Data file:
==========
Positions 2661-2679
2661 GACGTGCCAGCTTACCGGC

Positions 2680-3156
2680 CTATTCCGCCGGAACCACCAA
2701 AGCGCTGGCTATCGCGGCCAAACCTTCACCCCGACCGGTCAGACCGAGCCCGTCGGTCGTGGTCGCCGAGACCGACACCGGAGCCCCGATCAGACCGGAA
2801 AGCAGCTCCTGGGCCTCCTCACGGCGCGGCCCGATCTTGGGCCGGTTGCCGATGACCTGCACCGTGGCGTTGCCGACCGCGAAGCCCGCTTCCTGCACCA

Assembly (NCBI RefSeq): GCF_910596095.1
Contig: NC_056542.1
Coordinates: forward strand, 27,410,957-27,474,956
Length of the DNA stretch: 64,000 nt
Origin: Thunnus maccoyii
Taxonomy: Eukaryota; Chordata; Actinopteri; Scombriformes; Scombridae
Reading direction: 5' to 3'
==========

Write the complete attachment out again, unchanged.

Positions 2661-2679
2661 GACGTGCCAGCTTACCGGC

Positions 2680-3156
2680 CTATTCCGCCGGAACCACCAA
2701 AGCGCTGGCTATCGCGGCCAAACCTTCACCCCGACCGGTCAGACCGAGCCCGTCGGTCGTGGTCGCCGAGACCGACACCGGAGCCCCGATCAGACCGGAA
2801 AGCAGCTCCTGGGCCTCCTCACGGCGCGGCCCGATCTTGGGCCGGTTGCCGATGACCTGCACCGTGGCGTTGCCGACCGCGAAGCCCGCTTCCTGCACCA

Assembly (NCBI RefSeq): GCF_910596095.1
Contig: NC_056542.1
Coordinates: forward strand, 27,410,957-27,474,956
Length of the DNA stretch: 64,000 nt
Origin: Thunnus maccoyii
Taxonomy: Eukaryota; Chordata; Actinopteri; Scombriformes; Scombridae
Reading direction: 5' to 3'